Social Entrepreneurship Roslyn Russell RDU. Social Entrepreneurship Social entrepreneurship is the activity of establishing new business ventures to achieve.

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    16-Dec-2015

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  • Slide 1
  • Social Entrepreneurship Roslyn Russell RDU
  • Slide 2
  • Social Entrepreneurship Social entrepreneurship is the activity of establishing new business ventures to achieve social change. The business utilises creativity and innovation to bring social, financial, service, educational or other community benefits. (Talbot, Tregilgas & Harrison, 2002) Social enterprises are not charities or welfare agencies. They are private businesses established by entrepreneurs with an emphasis on human values rather than just profit. These businesses focus on working with and enhancing the social capital within the community by encouraging participation, inclusion and utilising a bottom-up approach to achieve social change
  • Slide 3
  • Elements of Social Enterprise Three core elements: Created to provide benefits for a community Creates opportunities so people can help themselves as well as others Utilises sound commercial business practices to ensure its sustainability i.e. the business will naturally uphold and encourage environmental sustainability as well as ethical considerations
  • Slide 4
  • Characteristics of a Social Entrepreneur Not bound by sector norms or traditions Not confined by barriers that stand in the way of their goals Develop new models and pioneer new approaches to enable them to overcome obstacles Take innovative approaches to solve social issues Transform communities through strategic partnerships
  • Slide 5
  • Social entrepreneurs a path breaker with a powerful idea, who combines visionary and real world problem-solving creativity, has a strong ethical fibre.. ..combines street pragmatism with professional skills.. they see opportunities where others only see empty buildings, unemployable people and unvalued resources ..Radical thinking is what makes social entrepreneurs different from simply good people. they make markets work for people, not the other way around, and gain strength from a wide network of alliances they can boundary ride between the various political rhetoric and social paradigms to enthuse all sectors of society
  • Slide 6
  • Where do you find social enterprises? Social entrepreneurs find opportunity in most economic sectors. The growth areas for social enterprises are identified as : Environmental Housing Health and care Information services Public services Financial services Training and business development Manufacturing Food and agriculture
  • Slide 7
  • Global context U.K. Community Action Network (CAN) The Stanford Business School Social Entrepreneurship initiative Canadian Centre for Social Entrepreneurship Social and Enterprise Development Innovations (SEDI) The Israeli Greenhouse for Social Entrepreneurship International Institute of Social Entrepreneurship Management (India) Inter-American Development Bank The Initiative on Social Enterprise Harvard Business School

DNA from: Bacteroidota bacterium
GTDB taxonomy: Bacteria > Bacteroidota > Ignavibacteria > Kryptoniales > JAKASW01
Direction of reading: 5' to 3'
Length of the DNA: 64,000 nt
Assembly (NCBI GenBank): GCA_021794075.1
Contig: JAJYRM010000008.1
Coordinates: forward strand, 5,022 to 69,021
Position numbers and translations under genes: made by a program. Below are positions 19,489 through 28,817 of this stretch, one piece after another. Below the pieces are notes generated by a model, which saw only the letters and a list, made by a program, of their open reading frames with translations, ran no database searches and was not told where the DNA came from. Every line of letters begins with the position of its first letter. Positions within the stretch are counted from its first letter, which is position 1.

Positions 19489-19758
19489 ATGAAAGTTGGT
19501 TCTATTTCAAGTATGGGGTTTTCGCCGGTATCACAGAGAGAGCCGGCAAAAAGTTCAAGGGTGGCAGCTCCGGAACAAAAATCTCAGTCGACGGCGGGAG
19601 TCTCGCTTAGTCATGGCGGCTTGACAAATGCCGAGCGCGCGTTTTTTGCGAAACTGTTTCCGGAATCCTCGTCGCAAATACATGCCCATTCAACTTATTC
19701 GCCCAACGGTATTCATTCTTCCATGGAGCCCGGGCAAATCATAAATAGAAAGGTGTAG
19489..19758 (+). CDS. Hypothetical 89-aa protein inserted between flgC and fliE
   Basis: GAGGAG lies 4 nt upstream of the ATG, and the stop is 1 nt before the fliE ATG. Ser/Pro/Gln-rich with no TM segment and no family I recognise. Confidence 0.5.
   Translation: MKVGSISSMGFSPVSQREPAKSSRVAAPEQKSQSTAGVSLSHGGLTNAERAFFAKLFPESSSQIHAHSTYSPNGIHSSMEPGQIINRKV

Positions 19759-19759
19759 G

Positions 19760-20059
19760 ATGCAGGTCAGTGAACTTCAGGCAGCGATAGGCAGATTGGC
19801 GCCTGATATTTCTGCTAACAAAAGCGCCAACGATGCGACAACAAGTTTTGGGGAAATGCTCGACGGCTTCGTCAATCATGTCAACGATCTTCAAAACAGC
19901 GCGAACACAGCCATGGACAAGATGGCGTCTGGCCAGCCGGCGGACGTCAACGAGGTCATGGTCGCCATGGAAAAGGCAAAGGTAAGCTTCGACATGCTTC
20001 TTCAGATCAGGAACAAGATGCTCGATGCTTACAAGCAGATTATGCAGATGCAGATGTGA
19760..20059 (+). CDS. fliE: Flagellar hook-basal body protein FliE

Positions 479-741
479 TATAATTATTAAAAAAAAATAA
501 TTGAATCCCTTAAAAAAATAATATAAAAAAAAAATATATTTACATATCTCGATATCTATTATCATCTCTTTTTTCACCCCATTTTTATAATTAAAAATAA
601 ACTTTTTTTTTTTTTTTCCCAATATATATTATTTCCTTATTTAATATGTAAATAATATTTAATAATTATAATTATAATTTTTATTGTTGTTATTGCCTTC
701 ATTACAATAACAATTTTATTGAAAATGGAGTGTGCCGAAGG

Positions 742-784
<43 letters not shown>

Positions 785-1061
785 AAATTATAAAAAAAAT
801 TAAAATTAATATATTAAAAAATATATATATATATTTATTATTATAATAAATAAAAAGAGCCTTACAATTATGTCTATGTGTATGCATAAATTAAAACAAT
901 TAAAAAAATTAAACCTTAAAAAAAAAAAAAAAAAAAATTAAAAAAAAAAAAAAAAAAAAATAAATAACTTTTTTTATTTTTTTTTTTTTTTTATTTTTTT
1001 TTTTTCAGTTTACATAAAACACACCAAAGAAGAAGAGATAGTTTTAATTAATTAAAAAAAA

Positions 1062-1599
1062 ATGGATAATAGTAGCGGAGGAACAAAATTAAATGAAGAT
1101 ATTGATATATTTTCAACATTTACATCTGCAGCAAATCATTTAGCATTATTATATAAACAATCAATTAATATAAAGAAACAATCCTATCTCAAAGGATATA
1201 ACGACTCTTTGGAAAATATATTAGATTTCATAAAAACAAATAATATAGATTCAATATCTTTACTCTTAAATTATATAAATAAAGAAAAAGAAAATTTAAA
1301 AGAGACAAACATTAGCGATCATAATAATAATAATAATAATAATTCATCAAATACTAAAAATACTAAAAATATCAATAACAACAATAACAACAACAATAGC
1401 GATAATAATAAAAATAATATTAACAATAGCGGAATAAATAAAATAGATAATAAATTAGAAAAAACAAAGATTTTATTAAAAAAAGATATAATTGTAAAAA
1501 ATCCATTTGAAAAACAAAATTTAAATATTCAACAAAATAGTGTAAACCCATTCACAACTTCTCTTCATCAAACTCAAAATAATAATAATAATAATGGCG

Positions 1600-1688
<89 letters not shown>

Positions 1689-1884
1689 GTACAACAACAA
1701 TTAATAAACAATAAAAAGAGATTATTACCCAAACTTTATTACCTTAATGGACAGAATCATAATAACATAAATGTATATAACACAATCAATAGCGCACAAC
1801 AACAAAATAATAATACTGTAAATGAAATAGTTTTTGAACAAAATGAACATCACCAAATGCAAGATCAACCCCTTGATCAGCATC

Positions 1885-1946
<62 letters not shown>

• Slide 8
  • Australian Context Social Entrepreneurship Network (SEN) Social Ventures Australia (SVA) Asia-Pacific Centre for Philanthropy and Social Investments (Swinburne) RMIT
  • Slide 9
  • Example: Ben and Jerrys Ice-cream
  • Slide 10
  • Community Partnership Savings Accounts A matched savings model designed to help people build assets Usually it involves two dollars matched for every dollar saved Account holders take money management and asset training classes while saving for a specific goal An 18 month Community Partnership Savings Accounts Pilot will be run by the Brotherhood of St Laurence and ANZ and will match savings specifically for education- related expenses.
  • Slide 11
  • Examples In Canada there is a learn$ave program that has established Individual Development Accounts to promote self-sufficiency among low-income Canadians 4,875 participants 10 locations In USA there are approximately 250 IDA programs that are showing success Also UK and Singapore have similar programs
  • Slide 12
  • Australian Program Commences in June 2003 Will include 300 participants Three locations inner city, outer suburban and regional Lower income participants Specific goal education expenses for children
  • Slide 13
  • Research project Conduct an evaluation program to run concurrently with the pilot Aims: To ensure appropriateness of the program To ensure effectiveness of the program To ensure efficiency of the program
  • Slide 14
  • Stages 1. Secondary data analysis Overseas IDA program Australian context 2. Evaluation process Assess individual-level change Implementation analysis Assess the effect on organisation
  • Slide 15
  • How? Action research using qualitative techniques Individual interviews Participant focus groups Staff focus groups Quantitative measurements using bank data
  • Slide 16
  • Outcomes Reports including: Indication of individual-level change in participant behaviour Patterns of drop-out rates from the program Perceptions of participants in the program Perceptions of staff involved Indication of individual-level change in staff attitudes and learning
  • Slide 17
  • Outcomes (contd) Intermediate reports on barriers to maintaining participations Identify patterns in drop-out rates

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